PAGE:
When our kids were small, I would sometimes tell them bedtime stories. I’d spin some tongue-in-cheek adventure tale that would get them laughing and wanting more. That may not have been the best strategy for calming them down to sleep. But hey, we were having fun.
The father of a friend of ours also told her bedtime stories. Sometimes, he would pause and whisper dramatically, “And the wind blew…” She remembers the dark aura of mystery those words created for her.
It wasn’t until much later that she learned he was just buying time to think of what to say next.
Wind is a fact of life (especially if you live in Chicago). And yet it has a sense of mystery about it: we can feel it, but we can’t see it. In books and movies, a sudden gust of wind often represents the intervention of fate. It’s the invisible force that slams doors and carries Mary Poppins to her next assignment.
And it can represent mystery even in the words of Jesus: “The wind blows where it chooses, and you hear the sound of it, but you do not know where it comes from or where it goes. So it is with everyone who is born of the Spirit” (John 3:8, NRSV).
He says this to Nicodemus, the Pharisee who came to him as a seeker, and who is confused and flabbergasted by Jesus’ pronouncement that anyone who wants to see the kingdom must be born “from above” (or “again” or “of the Spirit,” with the emphasis on the latter, John 3:3-7). What does he mean?
Here, the word “wind” can also be translated as “spirit” or “breath.” (It’s the root of the English word “pneumatic,” as in air-powered tools, or even the French word for car tires.) Some, therefore, take Jesus to be saying that the Holy Spirit does whatever it wants, and is not subject to human control or expectation.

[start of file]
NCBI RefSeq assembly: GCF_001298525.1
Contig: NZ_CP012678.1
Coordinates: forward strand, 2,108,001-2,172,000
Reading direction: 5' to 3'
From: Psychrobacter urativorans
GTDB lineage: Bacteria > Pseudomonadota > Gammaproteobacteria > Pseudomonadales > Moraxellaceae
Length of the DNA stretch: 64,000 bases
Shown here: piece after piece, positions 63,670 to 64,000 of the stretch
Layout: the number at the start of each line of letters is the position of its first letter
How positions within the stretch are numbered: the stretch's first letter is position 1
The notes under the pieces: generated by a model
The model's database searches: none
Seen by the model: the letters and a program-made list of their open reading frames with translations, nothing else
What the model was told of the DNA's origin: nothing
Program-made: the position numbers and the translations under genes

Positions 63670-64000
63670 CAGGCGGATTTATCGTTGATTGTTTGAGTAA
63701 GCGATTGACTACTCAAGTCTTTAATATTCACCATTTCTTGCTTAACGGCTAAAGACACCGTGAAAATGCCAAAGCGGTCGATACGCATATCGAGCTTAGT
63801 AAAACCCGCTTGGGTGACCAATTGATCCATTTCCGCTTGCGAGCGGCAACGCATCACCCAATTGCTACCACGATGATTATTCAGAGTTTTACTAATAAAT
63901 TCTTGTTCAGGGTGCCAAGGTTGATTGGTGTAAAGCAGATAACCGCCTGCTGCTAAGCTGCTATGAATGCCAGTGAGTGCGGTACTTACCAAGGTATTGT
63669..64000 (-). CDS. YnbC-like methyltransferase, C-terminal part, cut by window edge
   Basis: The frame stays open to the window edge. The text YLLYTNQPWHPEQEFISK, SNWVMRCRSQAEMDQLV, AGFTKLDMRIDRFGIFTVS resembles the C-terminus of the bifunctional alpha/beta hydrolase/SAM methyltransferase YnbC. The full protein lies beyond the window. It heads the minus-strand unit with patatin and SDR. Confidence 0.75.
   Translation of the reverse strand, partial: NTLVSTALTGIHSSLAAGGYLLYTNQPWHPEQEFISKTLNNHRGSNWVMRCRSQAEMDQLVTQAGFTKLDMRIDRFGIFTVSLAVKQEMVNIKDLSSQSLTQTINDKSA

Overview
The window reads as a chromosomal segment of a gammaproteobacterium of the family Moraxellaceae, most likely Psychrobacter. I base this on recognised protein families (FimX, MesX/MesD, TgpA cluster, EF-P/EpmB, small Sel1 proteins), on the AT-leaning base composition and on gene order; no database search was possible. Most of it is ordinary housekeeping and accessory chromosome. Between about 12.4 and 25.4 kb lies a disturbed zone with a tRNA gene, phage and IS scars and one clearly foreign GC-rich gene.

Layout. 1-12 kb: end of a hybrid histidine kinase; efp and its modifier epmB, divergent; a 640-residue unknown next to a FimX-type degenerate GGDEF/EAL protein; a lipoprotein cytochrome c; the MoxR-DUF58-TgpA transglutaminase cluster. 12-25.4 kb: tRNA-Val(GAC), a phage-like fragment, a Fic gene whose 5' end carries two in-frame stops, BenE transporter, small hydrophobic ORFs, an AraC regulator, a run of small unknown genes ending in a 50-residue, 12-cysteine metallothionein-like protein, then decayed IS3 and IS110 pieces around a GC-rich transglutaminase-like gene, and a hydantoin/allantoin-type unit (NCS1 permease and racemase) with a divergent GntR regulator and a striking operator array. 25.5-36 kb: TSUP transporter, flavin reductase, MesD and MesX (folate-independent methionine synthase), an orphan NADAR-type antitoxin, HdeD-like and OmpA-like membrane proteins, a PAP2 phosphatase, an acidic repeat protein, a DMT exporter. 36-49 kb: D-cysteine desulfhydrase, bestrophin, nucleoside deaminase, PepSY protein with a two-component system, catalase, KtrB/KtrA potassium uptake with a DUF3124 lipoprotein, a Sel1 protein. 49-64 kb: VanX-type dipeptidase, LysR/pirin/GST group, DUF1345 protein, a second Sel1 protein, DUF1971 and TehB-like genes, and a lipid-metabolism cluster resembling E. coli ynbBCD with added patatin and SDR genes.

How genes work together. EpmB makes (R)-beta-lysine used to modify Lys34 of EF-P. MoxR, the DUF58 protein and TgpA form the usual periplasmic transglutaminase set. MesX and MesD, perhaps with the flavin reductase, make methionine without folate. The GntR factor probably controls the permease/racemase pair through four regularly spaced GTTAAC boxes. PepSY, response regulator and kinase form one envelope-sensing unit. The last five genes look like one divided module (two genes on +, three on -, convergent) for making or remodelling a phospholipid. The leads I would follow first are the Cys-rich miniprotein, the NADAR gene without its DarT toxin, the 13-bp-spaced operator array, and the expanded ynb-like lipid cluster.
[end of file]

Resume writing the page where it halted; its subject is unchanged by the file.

But in context, it makes more sense to read Jesus as doing a bit of wordplay, trading on the double-meaning of the word. He’s saying something like, Look, Nick, think about it. There are mysteries to life, like the wind. You hear it; you feel it. But you know neither where it came from, nor where it’s going. You have questions of destiny: how does one get into God’s kingdom? I tell you that it’s not by being born a child of Abraham — it’s by being born of the Spirit. That may be as mysterious to you as the wind. But so it is with one who is born of the Spirit. Where are they from? They’re born from above. And where are they going? Their destiny is the kingdom.
And let’s not forget: throughout the gospel, there will be questions of where Jesus came from, and where he is going.
Nicodemus still doesn’t understand. He blurts out, “How can these things be?” (vs. 9). I imagine Jesus shaking his head as he responds, “Are you a teacher of Israel, and yet you do not understand these things?” (vs. 10).
That’s okay. He’ll get it later.
And the wind blew…